10 Brunch Cocktails That Are Better Than a Mimosa

A guide to stepping up your weekend day-drinking rituals.

  • Tom Collins. Essentially a grown-up version of lemonade, this drink simply consists of gin, carbonated water, sugar, and lemon juice, sometimes with a maraschino cherry dropped in for fun. It's refreshing and bubbly, without any cheap champagne in sight. The Bar)
  • Pimm's Cup. The quintessential summer drink of England (and a Wimbledon staple), this classic might be thought of as the fruitier and more herbaceous cousin of sangria. A great version is made with Pimm's No. 1, a gin-based spirit, ginger ale or lemonade, and plenty of cucumber, mint, lemon, apple,and orange slices, all served up in a tall glass. Stuff in enough fruit to trick yourself into thinking it's healthy to be drinking before noon. Spoons to Sporks)
  • Sherry Cobbler. Extremely popular in the 1800s, this classic American cocktail is in the midst of a bit of a revival. As far as simple brunch drinks go, this mix of sherry, simple syrup, and ice with an orange slice for garnish is about as delicious as it can get—especially on hot summer days. Oh So Beautiful Paper)
  • Michelada. Suds are often passed over when it comes to brunch drinks, and unfairly so. Often thought to be a hangover cure, this bracing beer cocktail is packed with flavor thanks to the addition of lime, hot sauce, worcestershire sauce, and plenty of spices. New York Times)
  • Pampelmousse. Taking its name from the French word for grapefruit, this cocktail is a more upscale take on a greyhound, and it's perfect for brunch. It is most commonly made with vodka, pomegranate juice, sugar, lime, sprigs of mint, and grapefruit juice, of course. Merry Gourmet)
  • White Russian. Not actually of Russian origin, this cocktail is for those who want the flavor of coffee with the kick of booze at the same time. It's made with coffee liqueur, vodka, and cream and is most often served in an Old Fashioned glass. Oh, and you can drink it in your robe and pretend your The Dude. Esquire)
  • Aperol Flip. Frothy, fizzy, and sophisticated, this is what a champagne-based brunch cocktail should look like. Aperol, an Italian apertif, gets shaken with egg whites, champagne, simple syrup, and lemon juice for an tasty pick-me-up. Liquor.com)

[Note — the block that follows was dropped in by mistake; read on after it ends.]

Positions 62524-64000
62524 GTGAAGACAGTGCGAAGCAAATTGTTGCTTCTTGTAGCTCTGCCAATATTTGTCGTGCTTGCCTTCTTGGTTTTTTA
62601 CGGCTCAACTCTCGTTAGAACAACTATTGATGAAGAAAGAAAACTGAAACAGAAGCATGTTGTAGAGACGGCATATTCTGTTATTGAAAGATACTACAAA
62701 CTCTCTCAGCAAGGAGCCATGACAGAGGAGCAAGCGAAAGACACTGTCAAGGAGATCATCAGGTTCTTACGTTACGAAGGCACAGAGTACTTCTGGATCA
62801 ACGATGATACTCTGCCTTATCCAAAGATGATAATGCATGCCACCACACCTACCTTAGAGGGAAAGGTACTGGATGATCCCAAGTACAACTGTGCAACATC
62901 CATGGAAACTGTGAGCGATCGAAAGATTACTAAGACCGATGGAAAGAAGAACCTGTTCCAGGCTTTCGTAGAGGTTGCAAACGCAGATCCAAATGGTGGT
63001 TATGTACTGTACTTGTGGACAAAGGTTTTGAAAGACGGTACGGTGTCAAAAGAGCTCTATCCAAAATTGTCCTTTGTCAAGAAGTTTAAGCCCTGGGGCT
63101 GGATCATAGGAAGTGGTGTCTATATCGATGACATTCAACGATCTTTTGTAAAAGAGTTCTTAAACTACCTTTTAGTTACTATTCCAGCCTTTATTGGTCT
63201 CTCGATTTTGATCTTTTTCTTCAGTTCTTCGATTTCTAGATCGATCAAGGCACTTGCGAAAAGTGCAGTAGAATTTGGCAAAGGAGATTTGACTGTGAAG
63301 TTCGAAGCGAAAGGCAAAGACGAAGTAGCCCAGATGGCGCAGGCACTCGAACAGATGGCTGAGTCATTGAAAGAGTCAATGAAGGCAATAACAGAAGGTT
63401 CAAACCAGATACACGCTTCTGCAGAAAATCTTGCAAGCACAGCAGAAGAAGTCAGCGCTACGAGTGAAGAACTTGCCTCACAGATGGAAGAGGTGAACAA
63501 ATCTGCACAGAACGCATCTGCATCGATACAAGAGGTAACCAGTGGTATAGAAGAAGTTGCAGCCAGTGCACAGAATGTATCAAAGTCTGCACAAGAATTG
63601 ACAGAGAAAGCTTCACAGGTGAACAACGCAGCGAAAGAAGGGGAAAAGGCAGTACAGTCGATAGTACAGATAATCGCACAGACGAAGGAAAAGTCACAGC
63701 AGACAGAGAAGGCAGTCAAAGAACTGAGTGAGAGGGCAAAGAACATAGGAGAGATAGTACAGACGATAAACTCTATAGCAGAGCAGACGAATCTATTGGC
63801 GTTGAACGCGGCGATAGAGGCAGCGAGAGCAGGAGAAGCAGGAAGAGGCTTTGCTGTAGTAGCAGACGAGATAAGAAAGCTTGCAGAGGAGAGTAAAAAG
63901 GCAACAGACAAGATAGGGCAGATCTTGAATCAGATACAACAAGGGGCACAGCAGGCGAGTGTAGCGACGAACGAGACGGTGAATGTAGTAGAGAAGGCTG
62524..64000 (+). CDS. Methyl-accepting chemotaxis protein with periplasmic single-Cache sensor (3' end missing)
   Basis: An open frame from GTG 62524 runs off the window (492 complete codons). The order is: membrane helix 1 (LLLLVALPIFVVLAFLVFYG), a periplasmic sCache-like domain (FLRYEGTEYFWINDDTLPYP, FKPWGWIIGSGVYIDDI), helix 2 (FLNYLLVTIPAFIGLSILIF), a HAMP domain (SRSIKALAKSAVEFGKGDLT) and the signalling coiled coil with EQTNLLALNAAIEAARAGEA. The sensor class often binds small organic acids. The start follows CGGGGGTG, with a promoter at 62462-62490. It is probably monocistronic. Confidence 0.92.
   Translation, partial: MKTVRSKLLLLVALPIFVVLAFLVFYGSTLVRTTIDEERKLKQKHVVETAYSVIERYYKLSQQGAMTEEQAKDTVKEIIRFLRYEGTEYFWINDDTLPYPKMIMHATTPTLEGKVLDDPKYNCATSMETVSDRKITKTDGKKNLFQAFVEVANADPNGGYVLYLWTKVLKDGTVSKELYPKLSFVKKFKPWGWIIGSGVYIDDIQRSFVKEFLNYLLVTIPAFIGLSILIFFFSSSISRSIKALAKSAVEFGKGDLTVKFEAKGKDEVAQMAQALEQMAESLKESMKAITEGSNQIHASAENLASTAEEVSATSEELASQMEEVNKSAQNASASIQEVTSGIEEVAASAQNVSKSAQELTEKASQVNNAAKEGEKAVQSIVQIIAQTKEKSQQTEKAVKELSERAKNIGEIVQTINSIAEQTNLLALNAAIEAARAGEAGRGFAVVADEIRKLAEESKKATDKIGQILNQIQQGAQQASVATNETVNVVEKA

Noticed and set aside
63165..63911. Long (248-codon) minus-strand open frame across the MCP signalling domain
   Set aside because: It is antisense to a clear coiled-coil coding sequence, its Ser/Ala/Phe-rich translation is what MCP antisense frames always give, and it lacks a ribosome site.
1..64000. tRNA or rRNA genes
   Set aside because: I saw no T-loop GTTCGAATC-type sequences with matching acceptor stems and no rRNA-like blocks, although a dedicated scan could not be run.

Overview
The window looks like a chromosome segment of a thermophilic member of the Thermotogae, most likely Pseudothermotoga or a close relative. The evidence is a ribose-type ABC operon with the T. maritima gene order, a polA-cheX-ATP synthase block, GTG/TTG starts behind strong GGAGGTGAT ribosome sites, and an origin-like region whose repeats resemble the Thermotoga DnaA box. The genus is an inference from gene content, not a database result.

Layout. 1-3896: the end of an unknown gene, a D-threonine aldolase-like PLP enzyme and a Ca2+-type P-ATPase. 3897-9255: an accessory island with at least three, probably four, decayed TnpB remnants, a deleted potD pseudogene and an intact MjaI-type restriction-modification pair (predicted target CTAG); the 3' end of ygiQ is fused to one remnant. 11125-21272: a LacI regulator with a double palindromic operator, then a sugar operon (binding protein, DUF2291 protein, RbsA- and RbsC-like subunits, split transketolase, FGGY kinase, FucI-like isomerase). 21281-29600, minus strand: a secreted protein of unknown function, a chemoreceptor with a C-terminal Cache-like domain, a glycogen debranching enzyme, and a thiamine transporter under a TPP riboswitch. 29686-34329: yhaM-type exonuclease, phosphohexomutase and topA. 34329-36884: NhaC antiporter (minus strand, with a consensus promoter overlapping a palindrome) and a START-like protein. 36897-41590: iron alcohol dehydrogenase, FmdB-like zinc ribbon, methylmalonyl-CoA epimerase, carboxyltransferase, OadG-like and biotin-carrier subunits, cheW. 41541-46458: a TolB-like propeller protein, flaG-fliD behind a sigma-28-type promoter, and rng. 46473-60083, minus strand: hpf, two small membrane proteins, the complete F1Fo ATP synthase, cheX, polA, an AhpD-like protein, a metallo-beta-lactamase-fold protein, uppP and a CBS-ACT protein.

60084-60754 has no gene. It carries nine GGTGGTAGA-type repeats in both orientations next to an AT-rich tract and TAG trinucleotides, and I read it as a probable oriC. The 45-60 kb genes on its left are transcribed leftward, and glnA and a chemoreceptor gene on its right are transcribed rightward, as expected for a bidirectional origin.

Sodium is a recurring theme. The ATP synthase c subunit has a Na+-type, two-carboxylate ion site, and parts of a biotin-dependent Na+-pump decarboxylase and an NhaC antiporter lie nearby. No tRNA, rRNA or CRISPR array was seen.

• Bloody Mary. There are countless variations when it comes to this spicy tomato juice and vodka concoction, a substantial cocktail that is a far cry from the cloying sweetness of a mimosa. Perhaps the best part of the drink are the garnishes which can range from a simple celery stick to a burger. And, as New York Times booze writer Robert Simonson tells us, the drink has some Try this recipe. (Photo:
  • The Fizz. The famous Ramos Gin Fizz (pictured) might be too fussy for most people to make at home (the amount of shaking involved will make you want to go back to bed), but you can always fall back on the simpler Gin Fizz. Just listen to cocktail historian David Wondrich, who picked the Fizz as one of Try this recipe. (Photo:
  • Irish Coffee. If you can't decide between coffee or a cocktail at brunch, this is the drink for you. Made with strong hot coffee, whiskey, sugar, and topped with a layer of cream, this classic eye opener is perfect for brunching with a slight hangover, especially in the colder months. Bookalokal)

As much as we all love to hate on brunch, it can be okay if you skip the overhyped restaurants with hungover staff serving Eggs Benedict with a side of surliness, and instead make a late-morning feast at your house. The added benefit of this approach is that it’s much easier to step up your brunch boozing by escaping the tyranny of the tempting but always disappointing bottomless mimosa—too often an excuse to dilute flat champagne with crappy, from-concentrate orange juice.

Brunch cocktails don’t have to be sub-far. There is actually a great history of morning pick-me-ups in the cocktail canon, as well as some anytime sippers that work just as well at 11am as 11pm. These drinks are worth returning to over and over again—even if your “eggs benny” is not.

Click through the gallery above for a rundown of cocktails worth sipping in place of a mimosa. 

  • ituck

    Probably an autocorrect, but the name of the drink on slide #9 is the Ramos Gin Fizz, not the Ramon Gin Fizz. Also, drink #7 only has egg white in it, not the whole egg, so even if it came from liquor.com via some cocktail book, it’s misnamed. A flip always has the whole egg. /pedant

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